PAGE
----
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Walpurgis in Sweden: Ready to Have a Witchin’ Time?

Witches, sorcerers, costumes, tricks, and superstition…no, it’s not Halloween! We’re talking about Valborgsmässoafton (Valborg or Walpurgis Night) in Sweden.

While you might not associate the beginning of spring with witchcraft and sorcery, this correlation has some interesting roots in numerous European countries. In this article, you’ll learn about the origins of this mystical holiday and how it’s celebrated today. 

Let’s go!

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1. What is Walpurgis Night in Sweden?

A Green Field with Springtime Flowers

In Sweden, Walpurgis and May Day take place each year on the night of April 30 and day of May 1 respectively. This festival is also common in a number of other European countries, including Germany, Finland, the Czech Republic, and Estonia. 

Walpurgis Night is named after an eighth-century abbess named Saint Walpurgis (also known as Saint Walpurga). She was known for her effectiveness in spreading Christianity, as well as her supposed abilities to deflect witchcraft and heal a variety of ailments. People would invoke her in their prayers in the hope that she would keep the witches at bay.

You see, it was believed that witches and sorcerers would hold a Witches’ Sabbath each year on the night of April 30. They were thought to engage in crazy dances and conspire with demons—or even Satan himself—to harm Christians and cause other sorts of trouble. 

In addition to invocations of Saint Walpurga, people would light bonfires on the hillsides and create as much noise as possible to scare away witches.

Over time, Walpurgis Day became less associated with actual witchcraft, and more and more people perceived this day as a time to reflect on the charms of such superstitions. Today, the holiday is mainly celebrated just for the fun of it, though the superstitions behind it are still strong in some places. 


2. Traditions and Celebrations for Walpurgis

A Walpurgis Bonfire

Walpurgis and May Day celebrations in Sweden vary from region to region, but there’s a large focus on enjoying the spring and the coming of summer. In the morning, some Swedes indulge in a delightful breakfast of champagne and strawberries. Later in the day, people often gather with friends, family, and loved ones in local parks and indulge in BBQ and alcoholic beverages.

Walpurgis Day in Sweden is particularly popular among university students, who engage in activities such as the donning of the student cap in Gothenburg and rafting on Fyris River. Uppsala University is particularly lively during Valborg.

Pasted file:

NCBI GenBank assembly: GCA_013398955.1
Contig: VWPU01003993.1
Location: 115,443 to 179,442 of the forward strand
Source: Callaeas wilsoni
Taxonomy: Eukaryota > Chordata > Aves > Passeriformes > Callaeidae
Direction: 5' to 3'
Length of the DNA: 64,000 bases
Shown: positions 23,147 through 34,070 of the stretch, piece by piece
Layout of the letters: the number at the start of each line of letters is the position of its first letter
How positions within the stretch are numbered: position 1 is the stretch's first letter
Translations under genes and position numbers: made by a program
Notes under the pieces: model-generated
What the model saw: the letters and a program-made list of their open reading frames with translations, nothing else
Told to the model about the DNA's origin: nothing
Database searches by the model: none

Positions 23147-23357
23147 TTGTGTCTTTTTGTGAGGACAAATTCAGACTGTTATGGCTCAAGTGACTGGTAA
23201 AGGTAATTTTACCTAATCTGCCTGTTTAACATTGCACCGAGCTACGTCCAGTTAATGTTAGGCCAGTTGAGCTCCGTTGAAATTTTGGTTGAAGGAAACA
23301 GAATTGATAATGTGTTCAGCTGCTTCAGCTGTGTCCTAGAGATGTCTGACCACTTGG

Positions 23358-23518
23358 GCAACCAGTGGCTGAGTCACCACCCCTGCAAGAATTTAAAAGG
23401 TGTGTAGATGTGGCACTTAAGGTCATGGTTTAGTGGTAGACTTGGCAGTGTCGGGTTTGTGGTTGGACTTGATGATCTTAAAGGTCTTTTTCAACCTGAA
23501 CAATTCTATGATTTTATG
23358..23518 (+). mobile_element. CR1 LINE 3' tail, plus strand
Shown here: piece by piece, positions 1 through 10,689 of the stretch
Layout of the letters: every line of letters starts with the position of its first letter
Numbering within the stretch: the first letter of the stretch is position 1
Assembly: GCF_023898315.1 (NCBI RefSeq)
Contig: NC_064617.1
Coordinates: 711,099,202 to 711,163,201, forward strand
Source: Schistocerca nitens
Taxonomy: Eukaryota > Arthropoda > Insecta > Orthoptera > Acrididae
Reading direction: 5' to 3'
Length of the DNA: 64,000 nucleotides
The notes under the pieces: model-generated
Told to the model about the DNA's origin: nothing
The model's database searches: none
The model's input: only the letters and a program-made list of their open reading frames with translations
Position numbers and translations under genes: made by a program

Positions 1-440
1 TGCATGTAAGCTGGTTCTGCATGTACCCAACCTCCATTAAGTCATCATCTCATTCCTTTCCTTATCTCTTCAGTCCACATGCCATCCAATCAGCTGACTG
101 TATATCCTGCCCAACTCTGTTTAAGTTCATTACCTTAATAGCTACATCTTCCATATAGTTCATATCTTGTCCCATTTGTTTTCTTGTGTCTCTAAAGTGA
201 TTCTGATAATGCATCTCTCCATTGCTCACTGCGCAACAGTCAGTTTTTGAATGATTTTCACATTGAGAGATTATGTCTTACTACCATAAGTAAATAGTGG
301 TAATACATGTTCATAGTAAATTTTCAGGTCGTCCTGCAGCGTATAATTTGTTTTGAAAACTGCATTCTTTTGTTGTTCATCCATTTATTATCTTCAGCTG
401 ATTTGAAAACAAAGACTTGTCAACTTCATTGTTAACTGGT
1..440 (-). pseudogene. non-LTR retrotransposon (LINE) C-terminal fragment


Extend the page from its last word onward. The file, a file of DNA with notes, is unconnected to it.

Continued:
People of all ages enjoy participating in the bål (bonfire)! Due to the historical background of this holiday, lighting these large fires on which to brinna (burn) an effigy of a witch is a common activity. Some bonfire festivities will have various stalls set up that offer tasty foods and drinks. Music and dancing also play a large role in the holiday, especially around the bonfire. 

Finally, though this is less common nowadays, there are often left-wing demonstrations that take place following Walpurgis night in Sweden. 

3. Beltane

While the Valborg holiday likely originated from a pagan Norse holiday linked to the dead, there’s another holiday that seems to share roots with it: Beltane

This is a pagan holiday still celebrated today in Wiccan and Neopagan circles, and it shares many of the same tenets as Valborg. In times past, there were four important festivals celebrated throughout the year, Beltane one of them. It marked the end of the winter and the beginning of summer, and bonfires were popular on this day. 

The main purpose of Beltane was to protect cattle herds, crops, and dairy products from harm. This was done by appeasing the aos sí, a type of fairy or other supernatural race in Irish/Scottish mythology.

4. Vocabulary You Need to Know for Walpurgis in Sweden

A Match Burning against a Dark Background with Smoke Tendrils

Ready to impress your Swedish friends or hosts with some new vocabulary? Here are some of the words and phrases from this article, plus a few more! 

  • Vår / Spring
    • Noun, common
  • Eld / Fire
    • Noun, common
  • Valborgsmässoafton / Walpurgis Night
    • Phrase, common
  • Fyrverkeri / Firework
    • Noun, neutral
  • Fira / Celebrate
    • Verb 
  • Bål / Bonfire
    • Noun, neutral
  • Brinna / Burn
    • Verb 
  • Brasa / Campfire
    • Noun, common
  • Smällare / Firecracker
    • Noun, common
  • Ved / Firewood
    • Noun, common

To hear and practice the pronunciation of each word and phrase, be sure to head over to our Walpurgis Night vocabulary list

Final Thoughts

Valborg is a fascinating, whimsical holiday with some unclear origins, though its celebrations today are still popular in Sweden. 

How do you celebrate the arrival of warmer weather in your country? Is there a special holiday involved? We look forward to hearing from you! 

If you would like to continue learning about Swedish culture and the language, make sure you continue to explore SwedishPod101. Here are some fun pages to get you started: 

Happy learning! 

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